The Internet has opened the door to new kinds of crime and new ways of carrying out traditional crimes. Computer crime is any act that violates state or federal laws and involves using a computer. The term cybercrime often refers specifically to crimes carried out by means of the Internet. n Whether you’re working with a small home network of just two computers or a large office with hundreds of networked computers, it’s important to understand what kinds of threats your network may encounter. Regardless of the network size, being connected to a network opens up the risk of exposure to a virus or computer attack. n There are many different kinds of computer crime. Some of them require criminals to have a deep knowledge of programming. n A virus is a program that performs one or more tasks that the user doesn’t expect. Some viruses are designed to do real harm, such as delete files, slow down network traffic, disable programs, or allow an unauthorized person to access the victim’s computer. n Most viruses are designed to hide themselves, avoiding detection by the victim for as long as possible. If a virus is copied to your computer, the machine is said to be “infected.” A virus can infect your computer in a number of ways. You might receive an infected disc from a friend. You might download an infected file from a Web site or receive it attached to an e-mail message. Most viruses can affect only the operating system in which they were written. However, they can spread from one computer to another. It is important that you always run antivirus software, such as Norton, on your computer. n A macro virus takes advantage of the macro languages in application programs, such as word processors or spreadsheets. Macro viruses launch themselves when an infected file is opened. These viruses are different from normal viruses because they can work on different operating systems.

Introduction to Computers and the Internet

n

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The most common computer viruses work by hiding inside another program. Although a worm doesn’t need to be hidden within another program, worms are commonly hidden inside document files in the form of macros. Most worms make many copies of themselves, using up the victim’s disk space and memory. They spread to other computers through network connections and by e-mail. The notorious
I Love You virus of the year 2000 created e-mail messages and mailed itself to other computers using the e-mail addresses found on the victim’s machine. A Trojan horse is a program that does something useful but at the same time, hidden from view, does something destructive. It can damage the system it enters, including erasing all the data on a hard drive. A Trojan horse might come in the form of a simple game. The victim plays the game; however, the program does something else in the background, such as opening a port on the computer. Someone can then use this port to access the computer through the Internet.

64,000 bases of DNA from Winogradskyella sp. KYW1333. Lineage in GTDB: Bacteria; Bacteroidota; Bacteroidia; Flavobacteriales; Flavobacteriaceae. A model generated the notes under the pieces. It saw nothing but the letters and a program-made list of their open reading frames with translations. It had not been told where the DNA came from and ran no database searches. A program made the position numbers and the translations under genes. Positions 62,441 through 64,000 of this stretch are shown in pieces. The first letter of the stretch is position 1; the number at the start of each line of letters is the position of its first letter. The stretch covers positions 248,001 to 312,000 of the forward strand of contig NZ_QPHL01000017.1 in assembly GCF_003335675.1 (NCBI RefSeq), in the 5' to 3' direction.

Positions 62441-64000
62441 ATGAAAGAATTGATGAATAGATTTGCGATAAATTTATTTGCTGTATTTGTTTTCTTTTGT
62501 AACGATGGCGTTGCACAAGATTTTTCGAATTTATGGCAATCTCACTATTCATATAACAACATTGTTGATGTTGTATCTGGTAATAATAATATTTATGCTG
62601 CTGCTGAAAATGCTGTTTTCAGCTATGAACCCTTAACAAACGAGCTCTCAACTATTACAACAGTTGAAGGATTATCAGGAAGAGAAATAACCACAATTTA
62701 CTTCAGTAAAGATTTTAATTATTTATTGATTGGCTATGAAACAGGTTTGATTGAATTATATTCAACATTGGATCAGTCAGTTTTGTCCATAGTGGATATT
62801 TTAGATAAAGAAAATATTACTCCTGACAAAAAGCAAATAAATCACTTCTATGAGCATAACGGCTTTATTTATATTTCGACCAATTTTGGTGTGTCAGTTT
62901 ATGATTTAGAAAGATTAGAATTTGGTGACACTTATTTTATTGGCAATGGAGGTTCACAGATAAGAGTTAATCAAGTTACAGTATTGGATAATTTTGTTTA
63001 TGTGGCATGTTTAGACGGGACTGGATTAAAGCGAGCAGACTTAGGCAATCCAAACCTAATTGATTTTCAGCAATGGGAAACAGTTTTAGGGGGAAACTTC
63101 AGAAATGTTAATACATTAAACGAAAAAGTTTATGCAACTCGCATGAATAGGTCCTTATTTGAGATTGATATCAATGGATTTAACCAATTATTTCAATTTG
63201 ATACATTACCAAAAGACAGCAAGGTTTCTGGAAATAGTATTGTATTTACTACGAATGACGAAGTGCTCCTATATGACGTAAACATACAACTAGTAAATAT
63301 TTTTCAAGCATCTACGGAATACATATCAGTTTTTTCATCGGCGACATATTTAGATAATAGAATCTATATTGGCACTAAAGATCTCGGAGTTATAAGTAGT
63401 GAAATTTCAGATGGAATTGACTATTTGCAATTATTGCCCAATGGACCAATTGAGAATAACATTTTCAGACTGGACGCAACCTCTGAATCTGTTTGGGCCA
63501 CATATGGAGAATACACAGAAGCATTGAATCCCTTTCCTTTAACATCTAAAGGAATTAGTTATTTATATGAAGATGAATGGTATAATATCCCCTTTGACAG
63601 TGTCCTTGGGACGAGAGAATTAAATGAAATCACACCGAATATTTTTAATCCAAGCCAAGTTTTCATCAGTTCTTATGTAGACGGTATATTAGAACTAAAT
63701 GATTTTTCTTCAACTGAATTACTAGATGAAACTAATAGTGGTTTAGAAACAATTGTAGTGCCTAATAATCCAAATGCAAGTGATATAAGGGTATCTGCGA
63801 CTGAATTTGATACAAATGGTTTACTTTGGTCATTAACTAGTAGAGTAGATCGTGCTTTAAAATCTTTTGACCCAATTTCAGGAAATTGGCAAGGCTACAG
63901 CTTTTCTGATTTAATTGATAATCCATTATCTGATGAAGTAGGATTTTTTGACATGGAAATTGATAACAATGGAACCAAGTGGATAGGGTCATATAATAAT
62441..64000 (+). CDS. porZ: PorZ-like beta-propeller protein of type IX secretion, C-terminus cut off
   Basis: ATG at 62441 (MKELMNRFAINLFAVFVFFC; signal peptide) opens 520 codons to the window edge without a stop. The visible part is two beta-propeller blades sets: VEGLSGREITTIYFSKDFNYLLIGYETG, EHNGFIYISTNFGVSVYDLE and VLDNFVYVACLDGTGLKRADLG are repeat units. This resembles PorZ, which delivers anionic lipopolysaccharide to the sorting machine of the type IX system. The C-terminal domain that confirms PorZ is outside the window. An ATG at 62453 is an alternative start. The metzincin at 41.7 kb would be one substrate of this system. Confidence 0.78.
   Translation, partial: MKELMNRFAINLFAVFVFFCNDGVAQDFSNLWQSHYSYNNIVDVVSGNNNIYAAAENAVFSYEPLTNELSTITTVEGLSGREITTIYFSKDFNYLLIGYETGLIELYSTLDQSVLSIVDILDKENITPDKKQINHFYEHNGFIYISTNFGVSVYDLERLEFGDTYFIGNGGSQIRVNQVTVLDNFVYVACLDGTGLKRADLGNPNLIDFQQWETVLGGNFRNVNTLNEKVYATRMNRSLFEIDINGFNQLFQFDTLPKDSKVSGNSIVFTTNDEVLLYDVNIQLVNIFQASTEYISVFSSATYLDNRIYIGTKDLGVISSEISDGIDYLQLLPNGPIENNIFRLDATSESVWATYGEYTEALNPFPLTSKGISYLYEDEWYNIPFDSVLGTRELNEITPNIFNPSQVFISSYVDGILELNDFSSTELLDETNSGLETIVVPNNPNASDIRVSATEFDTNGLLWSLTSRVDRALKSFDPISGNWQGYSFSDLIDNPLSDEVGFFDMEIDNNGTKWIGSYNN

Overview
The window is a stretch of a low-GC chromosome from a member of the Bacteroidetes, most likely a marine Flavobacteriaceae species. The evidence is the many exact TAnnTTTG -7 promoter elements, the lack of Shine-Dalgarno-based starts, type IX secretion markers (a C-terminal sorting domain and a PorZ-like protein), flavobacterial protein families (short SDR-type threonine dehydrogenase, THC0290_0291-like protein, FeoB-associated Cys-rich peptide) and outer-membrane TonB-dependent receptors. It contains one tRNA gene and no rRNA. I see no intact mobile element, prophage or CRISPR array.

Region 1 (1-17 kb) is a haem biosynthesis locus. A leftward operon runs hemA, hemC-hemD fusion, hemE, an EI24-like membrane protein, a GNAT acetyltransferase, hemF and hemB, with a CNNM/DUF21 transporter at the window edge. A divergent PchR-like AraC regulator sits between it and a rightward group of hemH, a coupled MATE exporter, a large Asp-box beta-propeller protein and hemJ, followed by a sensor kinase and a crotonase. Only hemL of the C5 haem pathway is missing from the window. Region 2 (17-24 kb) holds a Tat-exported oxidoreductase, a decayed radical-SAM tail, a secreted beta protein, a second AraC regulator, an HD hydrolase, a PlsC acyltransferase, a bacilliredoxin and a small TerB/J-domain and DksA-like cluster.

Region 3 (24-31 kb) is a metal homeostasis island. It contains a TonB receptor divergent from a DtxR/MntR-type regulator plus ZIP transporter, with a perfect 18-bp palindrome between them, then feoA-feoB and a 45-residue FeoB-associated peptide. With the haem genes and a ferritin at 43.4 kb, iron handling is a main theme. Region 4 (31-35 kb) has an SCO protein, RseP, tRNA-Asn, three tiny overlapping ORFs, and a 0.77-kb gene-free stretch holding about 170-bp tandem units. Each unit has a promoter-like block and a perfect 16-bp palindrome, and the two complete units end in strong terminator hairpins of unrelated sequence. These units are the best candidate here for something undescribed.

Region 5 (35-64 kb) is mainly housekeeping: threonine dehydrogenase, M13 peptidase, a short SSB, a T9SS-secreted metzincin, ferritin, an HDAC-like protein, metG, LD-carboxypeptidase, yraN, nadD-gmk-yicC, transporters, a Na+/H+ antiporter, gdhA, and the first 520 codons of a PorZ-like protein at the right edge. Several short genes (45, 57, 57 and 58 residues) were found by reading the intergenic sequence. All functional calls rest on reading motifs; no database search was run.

Some computer crimes have nothing to do with programming. Criminals use a computer to commit theft. Internet advertisements and e-mail messages might claim that you can make huge sums of money with very little effort. According to these ads, all you have to do is send some money to receive full instructions. This is a scam—a trick to get your money. n

n

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Figure 1.18 What steps can you take to help protect your computer from a virus?

21

A special kind of scam is called phishing. Phishing criminals try to lure victims into giving them passwords, bank account numbers, or credit card details. For example, in a typical phishing scam, a thief sends an e-mail message that looks as if it is from your bank. The message may say that the bank needs you to verify or update account information. When you click on a link within the message, you are not taken to the real Web site of the bank. Instead, you link to a site that has been created to look like the bank’s Web site, but has a slightly different URL or Web site name.
You are then asked to enter your account number, password, and personal information number (PIN).
The thief captures the information you enter and can then steal from your account. To avoid phishing scams, do not link to any site from within an e-mail message, and simply delete a message that asks you to update account information.
One kind of computer crime is very widespread.
It is called software piracy, the illegal copying of computer programs. One business group estimates that about one third of all software in use is pirated.
Most programs that people buy are licensed only to the purchaser. In other words, it is illegal for you to copy such a program and give it to a friend. It is also illegal to accept a copy of software from someone else. Software piracy is the easiest computer crime to prevent. Make sure that you pay for all the software you use that requires payment.
Unauthorized distribution of software is considered licensing infringement and is a crime typically punishable with a fine.
Although many computer criminals get away with their crimes, cybercrimes can be considered a felony crime in the United States, and if convicted the criminal can face both jail time and fines. Fines for cybercrime offenders range from $5,000 per offense to $1,000,000, depending on the type of offense and the number of previous crimes committed. Introduction to Computers and the Internet